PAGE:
College Programs and Funding


All contents of this resource were created for informational purposes only and are not intended to be a substitute for professional advice, diagnosis, or treatment. Always seek the advice of your physician, therapist, or other qualified health providers with any questions or concerns you may have.

There are many programs to help your child attend and succeed at college.

TIP! If you are going to apply for grants such as a Pell Grant, make sure you have registered for Selective Service, as it’s a qualification for most federal grant funding programs.

College Assistance Programs

There are companies who can assist you in finding grants, scholarships and appropriate placements in schools, as well as offering ongoing tutoring and mentoring services throughout the school year.

College Living Experience 800-486-5058
CLE offers the ongoing support of resident advisors, tutors, mentors, psychologists, academic liaisons, site directors and peers helps students become more self-sufficient, more independent and more confident.

College Autism Spectrum 612-730-1806
CAS  helps students with ASD explore and navigate college options before, during and through the college process.

Achieving in Higher Education with Autism/Developmental Disabilities 412-848-9355
AHEADD provides Coaching, Mentoring & Personal Advocacy for College Students with Asperger’s Syndrome, Attention Deficit Disorder, High-Functioning Autism, Learning Disabilities, Non-Verbal Learning Disability The college program for children with Asperger’s Syndrome at Marshall University.

More programs are listed in this book
The K&W Guide to Colleges for Students with Learning Differences, 12th Edition: 350 Schools with Programs or Services for Students with ADHD or Learning Disabilities (College Admissions Guides)

The College Internship Program at the Berkeley Center
They provides individualized, post-secondary academic, internship and independent living experiences for young adults with Asperger’s Syndrome and other Learning Differences.

Financial Aid for People with Disabilities – Financial Aid for Students with Disabilities – Scholarships for People with Disabilities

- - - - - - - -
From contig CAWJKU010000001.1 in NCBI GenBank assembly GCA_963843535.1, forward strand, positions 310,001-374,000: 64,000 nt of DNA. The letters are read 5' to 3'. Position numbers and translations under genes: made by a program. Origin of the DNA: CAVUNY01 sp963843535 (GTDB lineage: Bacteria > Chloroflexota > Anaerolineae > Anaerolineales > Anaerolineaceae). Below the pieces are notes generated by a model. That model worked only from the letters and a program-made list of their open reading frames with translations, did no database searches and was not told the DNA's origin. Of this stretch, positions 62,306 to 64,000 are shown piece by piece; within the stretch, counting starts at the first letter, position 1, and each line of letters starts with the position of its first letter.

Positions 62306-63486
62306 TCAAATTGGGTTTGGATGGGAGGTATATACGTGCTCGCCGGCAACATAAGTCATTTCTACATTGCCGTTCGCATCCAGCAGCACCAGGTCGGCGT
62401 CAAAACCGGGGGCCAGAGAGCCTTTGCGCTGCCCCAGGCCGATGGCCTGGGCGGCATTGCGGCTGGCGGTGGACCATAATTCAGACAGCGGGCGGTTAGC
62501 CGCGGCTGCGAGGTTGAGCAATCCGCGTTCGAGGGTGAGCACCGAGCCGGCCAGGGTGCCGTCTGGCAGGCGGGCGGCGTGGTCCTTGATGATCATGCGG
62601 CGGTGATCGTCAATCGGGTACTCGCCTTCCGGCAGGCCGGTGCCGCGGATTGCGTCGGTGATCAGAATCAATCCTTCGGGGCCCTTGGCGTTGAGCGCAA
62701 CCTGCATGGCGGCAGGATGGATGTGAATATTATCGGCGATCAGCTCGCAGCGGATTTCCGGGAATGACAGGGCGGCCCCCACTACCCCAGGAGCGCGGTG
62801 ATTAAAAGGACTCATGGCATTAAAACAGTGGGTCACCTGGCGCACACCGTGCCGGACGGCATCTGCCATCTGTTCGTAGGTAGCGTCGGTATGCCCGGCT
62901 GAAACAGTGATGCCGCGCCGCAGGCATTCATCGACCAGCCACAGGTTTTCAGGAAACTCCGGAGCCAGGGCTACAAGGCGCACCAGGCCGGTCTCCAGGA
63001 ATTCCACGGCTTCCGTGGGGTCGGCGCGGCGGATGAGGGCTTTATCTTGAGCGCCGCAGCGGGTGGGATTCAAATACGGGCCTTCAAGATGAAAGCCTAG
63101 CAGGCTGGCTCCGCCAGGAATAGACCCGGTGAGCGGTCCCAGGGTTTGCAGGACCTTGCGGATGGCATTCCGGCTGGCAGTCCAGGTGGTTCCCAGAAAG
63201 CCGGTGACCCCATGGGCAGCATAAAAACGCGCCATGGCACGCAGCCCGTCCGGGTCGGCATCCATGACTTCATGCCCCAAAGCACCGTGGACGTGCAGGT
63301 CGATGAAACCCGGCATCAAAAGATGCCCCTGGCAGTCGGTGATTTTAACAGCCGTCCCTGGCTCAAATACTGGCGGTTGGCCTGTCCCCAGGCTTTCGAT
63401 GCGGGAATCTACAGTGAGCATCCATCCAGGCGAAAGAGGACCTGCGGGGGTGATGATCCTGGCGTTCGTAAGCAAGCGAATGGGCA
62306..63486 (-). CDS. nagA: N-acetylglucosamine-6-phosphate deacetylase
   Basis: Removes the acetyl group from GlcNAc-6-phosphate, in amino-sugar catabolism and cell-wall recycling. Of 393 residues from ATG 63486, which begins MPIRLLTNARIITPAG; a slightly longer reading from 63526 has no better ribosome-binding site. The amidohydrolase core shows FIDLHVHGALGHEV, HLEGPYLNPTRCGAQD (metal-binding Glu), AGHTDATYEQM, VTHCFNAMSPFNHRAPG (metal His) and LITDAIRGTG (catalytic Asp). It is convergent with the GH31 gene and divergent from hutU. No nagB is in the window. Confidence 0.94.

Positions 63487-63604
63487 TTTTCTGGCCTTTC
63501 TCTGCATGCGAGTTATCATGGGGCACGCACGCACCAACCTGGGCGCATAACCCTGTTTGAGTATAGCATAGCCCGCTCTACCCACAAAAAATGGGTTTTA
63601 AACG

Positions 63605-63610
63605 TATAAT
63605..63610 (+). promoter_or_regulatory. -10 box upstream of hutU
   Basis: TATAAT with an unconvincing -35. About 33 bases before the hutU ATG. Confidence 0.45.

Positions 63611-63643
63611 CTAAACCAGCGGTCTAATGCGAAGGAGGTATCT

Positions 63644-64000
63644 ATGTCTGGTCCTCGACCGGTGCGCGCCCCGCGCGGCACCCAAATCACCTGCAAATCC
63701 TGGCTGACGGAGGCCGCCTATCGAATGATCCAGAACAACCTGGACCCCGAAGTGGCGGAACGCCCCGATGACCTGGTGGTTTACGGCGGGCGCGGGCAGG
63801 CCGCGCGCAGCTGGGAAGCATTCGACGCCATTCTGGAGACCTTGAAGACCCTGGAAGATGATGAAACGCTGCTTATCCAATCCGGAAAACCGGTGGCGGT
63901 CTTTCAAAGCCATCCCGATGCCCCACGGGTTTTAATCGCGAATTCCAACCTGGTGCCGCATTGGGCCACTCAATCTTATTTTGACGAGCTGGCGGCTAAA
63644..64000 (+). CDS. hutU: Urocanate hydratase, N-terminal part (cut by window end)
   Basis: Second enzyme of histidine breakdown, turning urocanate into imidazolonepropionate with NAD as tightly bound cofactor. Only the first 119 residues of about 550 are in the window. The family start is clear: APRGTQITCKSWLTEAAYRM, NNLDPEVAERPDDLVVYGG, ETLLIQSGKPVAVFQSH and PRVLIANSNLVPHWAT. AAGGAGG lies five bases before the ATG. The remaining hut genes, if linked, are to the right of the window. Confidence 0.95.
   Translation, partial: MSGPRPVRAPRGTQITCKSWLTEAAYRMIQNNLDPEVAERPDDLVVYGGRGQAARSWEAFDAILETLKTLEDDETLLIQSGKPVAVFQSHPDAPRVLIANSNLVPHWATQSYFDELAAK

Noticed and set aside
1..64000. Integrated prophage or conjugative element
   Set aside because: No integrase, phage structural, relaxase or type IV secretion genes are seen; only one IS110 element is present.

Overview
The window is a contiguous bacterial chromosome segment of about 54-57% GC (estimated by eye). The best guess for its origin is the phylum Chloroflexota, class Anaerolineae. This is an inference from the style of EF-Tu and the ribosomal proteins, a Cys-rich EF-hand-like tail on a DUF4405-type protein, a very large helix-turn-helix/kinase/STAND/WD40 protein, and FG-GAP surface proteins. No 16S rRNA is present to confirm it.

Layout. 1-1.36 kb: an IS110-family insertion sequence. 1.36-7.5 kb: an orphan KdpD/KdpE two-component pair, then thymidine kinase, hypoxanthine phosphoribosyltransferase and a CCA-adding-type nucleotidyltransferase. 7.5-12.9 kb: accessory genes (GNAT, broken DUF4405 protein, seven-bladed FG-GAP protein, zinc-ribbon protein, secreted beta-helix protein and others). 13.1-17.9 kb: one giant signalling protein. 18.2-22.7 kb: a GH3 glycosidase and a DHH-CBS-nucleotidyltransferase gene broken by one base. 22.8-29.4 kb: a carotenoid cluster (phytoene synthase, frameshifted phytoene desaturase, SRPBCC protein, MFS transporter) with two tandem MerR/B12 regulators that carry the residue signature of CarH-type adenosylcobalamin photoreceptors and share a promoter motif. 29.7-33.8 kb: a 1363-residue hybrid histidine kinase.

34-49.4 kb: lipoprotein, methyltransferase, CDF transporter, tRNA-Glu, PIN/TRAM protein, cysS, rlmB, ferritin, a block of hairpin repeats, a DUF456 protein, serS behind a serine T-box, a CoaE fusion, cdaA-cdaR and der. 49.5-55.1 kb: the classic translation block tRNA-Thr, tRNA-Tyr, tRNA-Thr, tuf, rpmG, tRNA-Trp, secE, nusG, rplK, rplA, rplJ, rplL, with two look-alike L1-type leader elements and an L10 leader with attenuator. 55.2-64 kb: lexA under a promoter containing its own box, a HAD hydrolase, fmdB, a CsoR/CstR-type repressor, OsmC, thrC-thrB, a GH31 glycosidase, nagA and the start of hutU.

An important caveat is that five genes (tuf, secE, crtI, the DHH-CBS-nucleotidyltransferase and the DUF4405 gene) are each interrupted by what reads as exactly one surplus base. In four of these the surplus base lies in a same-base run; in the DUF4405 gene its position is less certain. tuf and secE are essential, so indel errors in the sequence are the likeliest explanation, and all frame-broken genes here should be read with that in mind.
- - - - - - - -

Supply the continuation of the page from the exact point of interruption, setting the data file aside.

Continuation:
Transitioning to College

Going to College, A Resource for Teens with Disabilities

Prepaid College 529 Plans and ABLE Accounts

Most people buy 529 (Prepaid College) plans before their children are diagnosed with an ASD. A 529 plan can still be used towards college as usual but make sure you do not make your ASD child the beneficiary of any 529 Plan, as it will count against their assets for SSI.

There is a law called the ABLE Act. Achieving a Better Life Experience Act of 2014 established tax-exempt ABLE accounts for individuals with a disability to pay certain expenses of such individuals, including expenses for education, housing, transportation, employment support, medical care, and certain life necessities. Defines “individual with a disability” as an individual who is eligible to receive certain supplemental security income benefits under the Social Security Act.

The Achieving a Better Life Experience (ABLE) Act of 2014 is a tax-advantaged savings program designed for eligible people with disabilities. Also known as 529A ABLE accounts, these funds can be used to help individuals and families pay for qualified disability expenses, such as education, housing, and more. You can learn more about ABLE accounts here.

Suggested Reading

Realizing the College Dream with Autism or Asperger Syndrome, by Ann Palmer

Preparing for Life: The Complete Guide for Transitioning to Adulthood for Those with Autism and Asperger’s Syndrome , by Jed Baker

Adolescents on the Autism Spectrum: A Parent’s Guide to the Cognitive, Social, Physical, and Transition Needs of Teenagers with Autism Spectrum Disorders, by Chantal Sicile-Kira

Aquamarine Blue 5: Personal Stories Of College Students With Autism by Dawn Prince-Hughes

Preparing For Adulthood – Guardianships & Conservatorships

Government Resources & Obligations

Legal Planning & Special Needs Trusts

Vocational Rehabilitation


Please note: The information in these articles is not intended to constitute legal advice applicable to specific factual situations.


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